Just the other day, I had an experience with a respected colleague in which I unintentionally expressed some thoughts in such a way that screamed not competent. I didn’t intend any harm or judgment, but out of a conscious attempt to be culturally competent, I was unable to articulate clearly and the result was a jumble of words and thoughts that were anything but. What if that had been a client? What irreparable harm might have been done? If you are honest with yourself, I imagine you have had a similar experience at some point in your life.

So, what do we do? If cultural competence is important, necessary even, and also nearly impossible to achieve, how do we approach our practice? Do we just concede defeat and do the best we can otherwise? Do we keep fighting the good fight, so to speak, and seek out professional development and training opportunities in cultural competence and try to learn everything we can?

As one of my mentors wisely taught me, the answer is Both, And. We cannot comprehensively meet the needs of trafficking survivors without including and honoring their various cultural identities and the implications that culture will have on their trafficking experience and their ability to heal. No amount of therapy, support, or referrals can be beneficial if culture is not accounted for. Alternatively, it simply is not possible for any one service provider to achieve even a basic level of competence in the infinite cultural identities that could be encountered in practice with survivors. If we attempt to do this, survivors will see through it and realize that our perceived competence is really just a collection of facts that may or may not reflect an understanding of their experience.

Rather than concede defeat, however, I believe we should do everything we can to honor and include culture in our services while also acknowledging that we will never be experts in cultural identities that are not our own. Being real about our lack of competence lends credibility to our practice and allows space for survivors to teach us. No matter how much training and expertise you have, you will say or do something at some point in your work with survivors that shines a spotlight on your lack of cultural understanding. When this happens, own it. Self-reflect. Acknowledge your misstep and use it as an opportunity to learn. Perhaps cultural competence is not really competence at all, but instead an honest confession of incompetence coupled with genuine empathy.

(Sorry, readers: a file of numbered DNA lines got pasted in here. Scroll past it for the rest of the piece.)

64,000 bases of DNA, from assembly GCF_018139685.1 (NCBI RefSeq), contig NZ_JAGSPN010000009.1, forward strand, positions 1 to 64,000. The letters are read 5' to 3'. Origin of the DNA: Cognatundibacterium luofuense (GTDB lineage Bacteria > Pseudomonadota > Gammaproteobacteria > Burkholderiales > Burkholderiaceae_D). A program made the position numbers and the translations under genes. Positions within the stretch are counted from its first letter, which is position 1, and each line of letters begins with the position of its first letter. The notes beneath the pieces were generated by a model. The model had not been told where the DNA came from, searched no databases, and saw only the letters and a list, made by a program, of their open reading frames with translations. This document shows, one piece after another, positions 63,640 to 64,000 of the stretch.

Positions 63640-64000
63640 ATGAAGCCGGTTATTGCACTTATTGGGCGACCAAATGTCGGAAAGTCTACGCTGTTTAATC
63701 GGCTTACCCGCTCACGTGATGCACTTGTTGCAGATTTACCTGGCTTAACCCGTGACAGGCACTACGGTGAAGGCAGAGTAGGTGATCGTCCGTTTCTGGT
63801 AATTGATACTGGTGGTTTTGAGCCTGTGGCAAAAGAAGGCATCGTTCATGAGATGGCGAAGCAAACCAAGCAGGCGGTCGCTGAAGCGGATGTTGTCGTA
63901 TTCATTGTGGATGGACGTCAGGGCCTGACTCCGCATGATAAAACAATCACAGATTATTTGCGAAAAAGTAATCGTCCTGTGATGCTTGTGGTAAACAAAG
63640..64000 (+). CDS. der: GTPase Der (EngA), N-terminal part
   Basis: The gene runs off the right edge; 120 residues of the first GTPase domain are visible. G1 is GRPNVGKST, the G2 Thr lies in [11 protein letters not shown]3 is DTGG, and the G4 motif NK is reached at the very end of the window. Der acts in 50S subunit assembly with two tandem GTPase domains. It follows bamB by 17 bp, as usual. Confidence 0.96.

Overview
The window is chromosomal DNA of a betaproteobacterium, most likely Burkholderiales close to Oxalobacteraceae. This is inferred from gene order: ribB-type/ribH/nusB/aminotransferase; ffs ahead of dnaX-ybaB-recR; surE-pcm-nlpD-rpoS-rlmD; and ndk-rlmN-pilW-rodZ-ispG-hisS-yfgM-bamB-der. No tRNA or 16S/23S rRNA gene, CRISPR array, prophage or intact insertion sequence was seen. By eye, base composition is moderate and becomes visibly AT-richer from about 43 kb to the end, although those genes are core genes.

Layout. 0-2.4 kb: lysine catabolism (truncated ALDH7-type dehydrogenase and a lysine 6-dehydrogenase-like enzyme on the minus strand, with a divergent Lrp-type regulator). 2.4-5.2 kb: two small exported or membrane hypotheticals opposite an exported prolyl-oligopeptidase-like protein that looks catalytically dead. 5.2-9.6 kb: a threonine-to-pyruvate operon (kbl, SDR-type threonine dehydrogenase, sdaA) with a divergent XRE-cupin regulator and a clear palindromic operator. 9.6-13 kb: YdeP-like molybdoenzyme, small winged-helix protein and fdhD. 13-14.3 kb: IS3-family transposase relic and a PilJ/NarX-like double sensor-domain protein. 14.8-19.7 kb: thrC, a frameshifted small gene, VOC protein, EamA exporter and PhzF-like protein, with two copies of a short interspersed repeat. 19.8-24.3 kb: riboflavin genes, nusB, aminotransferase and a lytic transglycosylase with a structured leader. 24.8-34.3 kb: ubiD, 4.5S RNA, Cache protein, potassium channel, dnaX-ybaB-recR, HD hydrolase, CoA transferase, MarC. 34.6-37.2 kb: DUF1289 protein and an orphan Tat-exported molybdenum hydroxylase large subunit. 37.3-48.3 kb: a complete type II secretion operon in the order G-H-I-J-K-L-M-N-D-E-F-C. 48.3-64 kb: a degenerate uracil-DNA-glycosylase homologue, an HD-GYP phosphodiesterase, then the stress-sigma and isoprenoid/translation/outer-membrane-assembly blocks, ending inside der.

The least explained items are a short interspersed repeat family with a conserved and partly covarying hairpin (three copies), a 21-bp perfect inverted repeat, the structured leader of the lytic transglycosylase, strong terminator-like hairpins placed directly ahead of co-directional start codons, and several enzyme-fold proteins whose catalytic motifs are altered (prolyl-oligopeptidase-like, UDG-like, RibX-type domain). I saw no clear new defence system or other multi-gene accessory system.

For more information on cultural competence, please see the following resources:

General

DiversityRx – This is a resource on Cultural Competency Training focusing on healthcare but with broader applications.

National Center for Cultural Competence (NCCC) – The NCCC is part of the Center for Child and Human Development at Georgetown University and offers a variety of resources.

Child Welfare Information Gateway – A variety of resources on cultural competence in working with children and youth is provided here.

RHY Grantees

RHYTTAC Webinars – Click here to access the following webinars via RHYTTAC’s eLearning site.

HTR3 Understanding Cultural Competence

Disproportionality and Cultural Proficiency

Raising the Bar: Building and Strengthening Linkages and Supports for Native Youth in RHY Programs

The Commercial Sexual Exploitation of Boys, Adolescent Males, and Trans Youth

Cultural Competency in Services to RHY

Serving African American Youth

Serving Asian/Pacific Islander Youth

Serving GLBT Youth

Serving Latino Youth

Serving Native American and Alaska Native Youth

Agencies in Action Trafficking: Fresno EOC Sanctuary and Youth Services

During National Human Trafficking Awareness Month, we’re highlighting agencies and programs doing exceptional work to combat human trafficking and serve victims-survivors. Today’s blog features information about Fresno EOC Sanctuary and Youth Services located in Fresno, California, an NSPN member and licensed Safe Place agency. This post was written by agency staff: